Richardson v. Superintendent Coal Twp. Sci, No. 15-4105

CourtUnited States Courts of Appeals. United States Court of Appeals (3rd Circuit)
Writing for the CourtBIBAS, Circuit Judge.
Citation905 F.3d 750
Docket NumberNo. 15-4105
Decision Date02 October 2018
Parties Melvin Keith RICHARDSON, Appellant v. SUPERINTENDENT COAL TOWNSHIP SCI; the Attorney General of the State of Pennsylvania

905 F.3d 750

Melvin Keith RICHARDSON, Appellant
v.
SUPERINTENDENT COAL TOWNSHIP SCI; the Attorney General of the State of Pennsylvania

No. 15-4105

United States Court of Appeals, Third Circuit.

Argued April 26, 2018
Filed: October 2, 2018


Leigh M. Skipper, Chief Federal Defender, Brett G. Sweitzer, Assistant Federal Defender & Chief of Appeals, Keith M. Donoghue, Assistant Federal Defender [ARGUED], Federal Community Defender Office for the Eastern District of Pennsylvania, 601 Walnut Street, The Curtis Center, Suite 540 West, Philadelphia, PA 19106, Counsel for Appellant.

Josh Shapiro, Attorney General, Jennifer C. Selber, Director, Criminal Law Division, James P. Barker, Chief Deputy Attorney General, Jennifer A. Buck, Senior Deputy Attorney General [ARGUED], Office of Attorney General of Pennsylvania, Appeals & Legal Services, Strawberry Square, 16th Floor, Harrisburg, PA 17120, Counsel for Appellees.

Before: JORDAN, BIBAS, and SCIRICA, Circuit Judges

OPINION OF THE COURT

BIBAS, Circuit Judge.

Melvin Richardson was denied counsel for part of his state-court sentencing. But neither his post-sentencing lawyer nor his state-habeas lawyer challenged that denial of counsel. Now, on federal habeas, he seeks to challenge his post-sentencing lawyer's ineffectiveness.

To do so, he has to overcome both lawyers' failures. He must attack his post-sentencing lawyer's failure to raise the denial of counsel as itself a denial of effective counsel. But he can do that only if he had a right to counsel at the post-sentencing stage. And, before attacking his post-sentencing counsel, he must attack his post-conviction-relief (state-habeas) lawyer's failure under Martinez v. Ryan , 566 U.S. 1, 9, 17, 132 S.Ct. 1309, 182 L.Ed.2d 272 (2012). But he can do that only if his post-sentencing lawyer was acting as trial counsel, rather than appellate counsel.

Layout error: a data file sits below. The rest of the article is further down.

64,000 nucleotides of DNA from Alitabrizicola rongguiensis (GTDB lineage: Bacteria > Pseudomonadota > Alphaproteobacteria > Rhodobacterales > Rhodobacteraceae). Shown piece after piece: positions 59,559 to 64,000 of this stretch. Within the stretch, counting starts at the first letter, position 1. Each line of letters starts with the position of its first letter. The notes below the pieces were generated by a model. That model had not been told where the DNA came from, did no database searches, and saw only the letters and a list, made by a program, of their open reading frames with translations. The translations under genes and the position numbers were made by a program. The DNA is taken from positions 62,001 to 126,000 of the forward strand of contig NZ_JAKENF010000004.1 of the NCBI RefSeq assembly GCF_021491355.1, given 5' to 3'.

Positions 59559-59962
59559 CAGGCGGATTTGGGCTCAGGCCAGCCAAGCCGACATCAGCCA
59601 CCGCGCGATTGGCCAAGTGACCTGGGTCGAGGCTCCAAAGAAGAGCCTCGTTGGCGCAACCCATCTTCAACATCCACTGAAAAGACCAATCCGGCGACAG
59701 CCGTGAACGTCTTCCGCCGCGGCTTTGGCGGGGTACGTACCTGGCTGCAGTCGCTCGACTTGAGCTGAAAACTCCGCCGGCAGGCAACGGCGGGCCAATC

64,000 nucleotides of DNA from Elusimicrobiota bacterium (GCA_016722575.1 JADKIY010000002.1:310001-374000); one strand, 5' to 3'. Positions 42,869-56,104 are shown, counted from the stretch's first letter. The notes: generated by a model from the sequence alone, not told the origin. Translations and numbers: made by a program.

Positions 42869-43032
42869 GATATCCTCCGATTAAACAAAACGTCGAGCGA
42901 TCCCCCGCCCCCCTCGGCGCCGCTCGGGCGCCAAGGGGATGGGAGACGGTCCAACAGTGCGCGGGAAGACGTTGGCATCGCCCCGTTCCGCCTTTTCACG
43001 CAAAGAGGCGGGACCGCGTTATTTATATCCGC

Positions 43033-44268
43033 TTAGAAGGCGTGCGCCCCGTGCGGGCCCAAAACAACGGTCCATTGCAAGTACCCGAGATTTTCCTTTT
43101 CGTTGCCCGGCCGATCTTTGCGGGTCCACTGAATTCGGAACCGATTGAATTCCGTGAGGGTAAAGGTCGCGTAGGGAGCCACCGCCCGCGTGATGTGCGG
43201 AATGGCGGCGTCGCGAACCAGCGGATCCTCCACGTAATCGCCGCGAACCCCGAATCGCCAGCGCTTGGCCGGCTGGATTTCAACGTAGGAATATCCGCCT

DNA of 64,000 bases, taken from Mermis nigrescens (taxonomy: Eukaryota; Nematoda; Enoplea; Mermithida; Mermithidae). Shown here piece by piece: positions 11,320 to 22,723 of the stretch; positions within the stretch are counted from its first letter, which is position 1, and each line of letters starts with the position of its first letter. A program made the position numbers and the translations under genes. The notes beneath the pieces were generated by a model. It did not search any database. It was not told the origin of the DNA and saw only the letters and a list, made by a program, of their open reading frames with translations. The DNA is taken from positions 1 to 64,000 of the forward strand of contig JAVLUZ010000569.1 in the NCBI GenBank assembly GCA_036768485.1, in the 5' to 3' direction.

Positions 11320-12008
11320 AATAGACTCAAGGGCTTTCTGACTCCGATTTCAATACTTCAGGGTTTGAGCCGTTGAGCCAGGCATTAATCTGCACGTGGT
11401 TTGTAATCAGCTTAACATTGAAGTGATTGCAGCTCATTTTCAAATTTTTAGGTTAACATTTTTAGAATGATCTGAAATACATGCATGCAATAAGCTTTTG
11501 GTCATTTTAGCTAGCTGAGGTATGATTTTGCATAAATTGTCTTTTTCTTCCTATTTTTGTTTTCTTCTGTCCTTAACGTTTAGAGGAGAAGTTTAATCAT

905 F.3d 756

We announce two holdings today: First, in Pennsylvania state court, the post-sentencing-motions stage is a critical stage at which a defendant is entitled to the effective assistance of counsel. Richardson was denied that right because his post-sentencing lawyer was ineffective.

Second, the line dividing trial from appeal falls naturally at the notice of appeal. Post-sentencing motions precede the notice of appeal, so they fall on the trial side of the line. Thus, when a state-habeas lawyer fails to raise a post-sentencing lawyer's ineffectiveness, the prisoner may raise that issue for the first time in his federal habeas petition. So Richardson's ineffective-assistance-of-counsel claim is properly before us, and it is meritorious. We will thus remand for the District Court to grant the writ of habeas corpus and order a new sentencing hearing.

I. BACKGROUND

A. Pennsylvania State Court

In 2003, Richardson and his son burgled two empty homes and fled from police. During a high-speed car chase, he rammed into a police car and crashed into a utility pole. He was prosecuted in the Court of Common Pleas of Chester County, Pennsylvania. A jury convicted him of burglary, criminal conspiracy, theft, aggravated assault, resisting arrest, and flight from a police officer.

Mid-sentencing, Richardson decided that he was dissatisfied with his lawyer and sought to fire him. The sentencing judge treated Richardson's request as waiving his right to counsel. But the judge did not, as the Sixth Amendment requires, question Richardson to ensure that his waiver was knowing and voluntary. And Richardson's post-sentencing and state-habeas lawyers both overlooked this error.

1. Joseph Green, Jr. (Trial and First Day of Sentencing) . Richardson hired Joseph Green, Jr., as his lawyer for trial and sentencing. His sentencing took two days. On the first day, Green asked the court to schedule a psychological evaluation and postpone the sentencing hearing. The judge agreed and they reconvened a month later.

At the start of the second day, Green told the court that Richardson had asked him to withdraw as counsel. The prosecution objected to Green's last-minute withdrawal. Richardson replied that he "c[ould] represent [him]self" and that he "fe[lt] that Mr. Green d[id]n't have [his] best interests at heart." App. 305.